How Churchill Used Science To Win World War II

Tabish Khan
By Tabish Khan Last edited 105 months ago
How Churchill Used Science To Win World War II ★★★☆☆ 3
Title/Inv/Barcode.:Science Museum Photo StudioDate: 11/07/05Colour Profile: Adobe RGB (1998)Gamma Setting: 2.2Please note: This image is not currently fully processed.
Churchill inspects a spitfire; radar was an integral part of Britain's defences and used to direct planes toward enemy aircraft. Photo by Philip Insley.
Model of myoglobin ("forest of rods") constructed in 1960 during work on the structure of the molecule to a resolution of  2 Angstroms: it comprises steel rods with meccano clips in wooden base-boards with Kendrew-type skeletal models showing the peptide chain
This forest of rods holds up one of the first molecular models of myoglobin, an oxygen-carrying protein in muscle tissue. Photo: Science Museum.
Molecular model of Penicillin by Dorothy Hodgkin, c.1945.
This model of Penicillin was made by Dorothy Hodgkin. Penicillin saved many lives during the war and after with Churchill instructing that large quantities of it be manufactured. Photo: Science Museum.
Jodrell Bank Radio Telescope, c 1957.
The building of the Jodrell Bank telescope was an expensive project, but it was capable of detecting Soviet satellites.
C4 Rotating Mirror High Speed Camera bolted to rectangular wheeled steel frame - wheels missing, and detachable handle, by the Atomic Weapons Research Establishment (A.W.R.E),  Aldermaston, Hampshire, 1950-1959.
This high speed camera caught the first microseconds of Britain's first atomic bomb test. After the war the programme was started from scratch without American assistance. Photo: Science Museum.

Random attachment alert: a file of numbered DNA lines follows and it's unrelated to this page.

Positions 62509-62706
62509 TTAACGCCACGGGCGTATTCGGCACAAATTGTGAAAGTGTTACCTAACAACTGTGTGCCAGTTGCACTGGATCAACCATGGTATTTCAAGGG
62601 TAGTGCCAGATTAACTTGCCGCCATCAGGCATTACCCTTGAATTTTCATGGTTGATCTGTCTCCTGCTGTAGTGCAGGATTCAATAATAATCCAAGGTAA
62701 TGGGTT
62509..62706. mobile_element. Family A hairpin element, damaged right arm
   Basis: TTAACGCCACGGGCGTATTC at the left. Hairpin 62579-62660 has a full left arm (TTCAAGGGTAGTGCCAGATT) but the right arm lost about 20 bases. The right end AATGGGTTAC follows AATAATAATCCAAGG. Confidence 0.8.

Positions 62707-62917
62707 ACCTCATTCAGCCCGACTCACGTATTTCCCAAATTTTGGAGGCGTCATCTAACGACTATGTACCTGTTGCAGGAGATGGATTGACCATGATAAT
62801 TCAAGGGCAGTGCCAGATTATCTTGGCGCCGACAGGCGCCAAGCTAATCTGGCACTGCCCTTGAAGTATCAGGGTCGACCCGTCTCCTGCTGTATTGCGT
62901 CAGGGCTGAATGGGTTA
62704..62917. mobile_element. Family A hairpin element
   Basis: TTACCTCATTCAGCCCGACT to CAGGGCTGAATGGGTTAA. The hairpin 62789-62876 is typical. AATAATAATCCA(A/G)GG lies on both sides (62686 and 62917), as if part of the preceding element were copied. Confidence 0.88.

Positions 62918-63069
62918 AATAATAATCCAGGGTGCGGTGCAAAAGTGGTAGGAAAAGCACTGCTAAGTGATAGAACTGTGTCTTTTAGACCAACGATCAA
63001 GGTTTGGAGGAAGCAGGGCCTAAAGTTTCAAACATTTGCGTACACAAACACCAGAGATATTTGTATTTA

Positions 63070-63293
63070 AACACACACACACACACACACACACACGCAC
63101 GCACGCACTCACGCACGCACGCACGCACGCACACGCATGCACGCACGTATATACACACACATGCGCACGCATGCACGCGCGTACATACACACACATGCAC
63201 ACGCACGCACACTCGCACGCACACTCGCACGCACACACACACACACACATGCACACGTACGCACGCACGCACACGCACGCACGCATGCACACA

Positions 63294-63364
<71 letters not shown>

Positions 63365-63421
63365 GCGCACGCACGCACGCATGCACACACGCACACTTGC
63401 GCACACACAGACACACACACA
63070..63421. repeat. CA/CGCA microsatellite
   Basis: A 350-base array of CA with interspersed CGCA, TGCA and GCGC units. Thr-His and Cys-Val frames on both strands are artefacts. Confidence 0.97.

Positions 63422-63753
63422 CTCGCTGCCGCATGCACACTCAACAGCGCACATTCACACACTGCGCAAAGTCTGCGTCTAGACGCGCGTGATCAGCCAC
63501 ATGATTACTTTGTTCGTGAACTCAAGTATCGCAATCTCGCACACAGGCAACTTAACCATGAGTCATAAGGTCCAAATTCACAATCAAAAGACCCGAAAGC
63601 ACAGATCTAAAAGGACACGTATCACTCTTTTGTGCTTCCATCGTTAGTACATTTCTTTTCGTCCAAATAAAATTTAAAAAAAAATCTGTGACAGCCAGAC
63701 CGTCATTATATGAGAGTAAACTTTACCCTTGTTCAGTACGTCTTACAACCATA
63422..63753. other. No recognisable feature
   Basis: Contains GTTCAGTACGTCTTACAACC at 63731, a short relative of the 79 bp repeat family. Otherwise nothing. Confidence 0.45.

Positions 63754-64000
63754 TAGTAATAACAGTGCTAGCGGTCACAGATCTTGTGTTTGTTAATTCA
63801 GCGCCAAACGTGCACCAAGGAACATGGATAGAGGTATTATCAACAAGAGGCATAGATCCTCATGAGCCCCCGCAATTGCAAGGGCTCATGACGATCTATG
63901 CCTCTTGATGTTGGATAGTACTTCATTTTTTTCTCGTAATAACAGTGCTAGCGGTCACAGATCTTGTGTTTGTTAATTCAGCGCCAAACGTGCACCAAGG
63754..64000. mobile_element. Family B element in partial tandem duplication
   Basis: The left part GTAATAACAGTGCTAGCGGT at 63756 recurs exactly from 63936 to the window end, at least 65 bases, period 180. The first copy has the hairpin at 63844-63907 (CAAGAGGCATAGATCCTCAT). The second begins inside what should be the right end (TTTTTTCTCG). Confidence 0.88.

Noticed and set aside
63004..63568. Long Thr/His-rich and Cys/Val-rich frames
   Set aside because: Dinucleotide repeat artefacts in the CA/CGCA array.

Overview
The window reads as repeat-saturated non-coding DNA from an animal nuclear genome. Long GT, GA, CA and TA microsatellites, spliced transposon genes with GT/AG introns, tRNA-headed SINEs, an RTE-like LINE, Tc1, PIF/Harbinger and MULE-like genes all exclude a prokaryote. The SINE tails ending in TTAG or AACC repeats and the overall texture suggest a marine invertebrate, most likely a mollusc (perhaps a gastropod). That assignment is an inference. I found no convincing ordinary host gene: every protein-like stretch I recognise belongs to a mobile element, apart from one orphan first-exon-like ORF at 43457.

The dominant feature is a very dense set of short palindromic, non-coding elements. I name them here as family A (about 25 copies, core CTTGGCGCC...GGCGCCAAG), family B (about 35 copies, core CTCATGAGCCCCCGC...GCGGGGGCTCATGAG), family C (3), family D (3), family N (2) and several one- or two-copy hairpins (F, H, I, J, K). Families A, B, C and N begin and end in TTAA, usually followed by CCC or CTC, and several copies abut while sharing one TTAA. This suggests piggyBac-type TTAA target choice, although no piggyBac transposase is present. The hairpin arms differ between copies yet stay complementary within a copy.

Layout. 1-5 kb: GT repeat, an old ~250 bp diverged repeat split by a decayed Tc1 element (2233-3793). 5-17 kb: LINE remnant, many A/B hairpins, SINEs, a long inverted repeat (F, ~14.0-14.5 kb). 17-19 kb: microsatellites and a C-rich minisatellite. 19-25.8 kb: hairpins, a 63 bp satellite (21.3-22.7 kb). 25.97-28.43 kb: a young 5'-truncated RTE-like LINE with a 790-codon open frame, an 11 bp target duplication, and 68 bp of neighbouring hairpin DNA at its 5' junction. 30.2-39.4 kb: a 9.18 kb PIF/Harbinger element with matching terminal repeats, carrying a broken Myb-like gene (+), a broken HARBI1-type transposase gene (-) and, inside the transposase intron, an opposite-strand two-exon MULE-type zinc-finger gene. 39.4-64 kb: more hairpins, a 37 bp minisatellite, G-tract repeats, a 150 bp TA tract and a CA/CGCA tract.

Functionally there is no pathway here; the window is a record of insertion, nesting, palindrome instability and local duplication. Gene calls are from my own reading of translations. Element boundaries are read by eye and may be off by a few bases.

Used Ration Book, and two partly used Ration Book Supplements, issued by the Ministry of Food during the second World War, to allow the limited purchasing of Meat, Bacon, Cooking Fats, Butter & Margarine and Sugar, all issued from Hornsey, North London, England, on July 7th 1941. Graduated black background.
Used ration books. Rationing was dependent on the amount of supplies coming into the country. Statistical analysis was used to determine how much each person was given. Photo: Science Museum.

Londonist Rating: ★★★☆☆

Think Winston Churchill and the mind goes straight to his powerful wartime speeches and leadership — science and technology may not be at the forefront of most people's thoughts. But Churchill was a massive proponent of this area both during the second world war and for civilian use afterwards. The latest display at Science Museum is all about Churchill's use of science with a focus on the scientists who assisted and carried out his vision.

The first half of the exhibition illustrates programs that took place in the war, including the use of weapons to defend against u-boats, the strategic bombing of railways to disrupt enemy supply lines and the use of statistical analysis to determine how long resources would last.

This is all fascinating information but the lack of attention-grabbing artefacts does result in an informative but rather dry first half, the one exception being a fantastically-contoured bust of Churchill by Jacob Epstein.

The second half of the exhibition is based around Churchill's second stint as prime minister and includes his annotated draft of his book on the Second World War and even the victory cigar he smoked to celebrate his re-election.

There are better artefacts available for this part of the display, including footage of Britain's testing of a nuclear bomb and a robot that was used to inspect the earliest civilian nuclear reactors. The use of wartime technology during peacetime is probably a narrative less familiar to visitors and it is very interesting.

This is an informative display covering an aspect of Churchill we weren't too familiar with, and gets stronger as the exhibition progresses.

Churchill's Scientists is on at Science Museum until 1 March 2016. Admission is free.

Also still on at the Science Museum is the history of photography in Drawn by Light and the horrors of 60's and 70's social housing in Make Life Worth Living. While at the Science Museum, make sure you also check out the new Information Age gallery.

In more Churchill related news, the 50th anniversary of his death will be marked with a river procession.

Last Updated 28 January 2015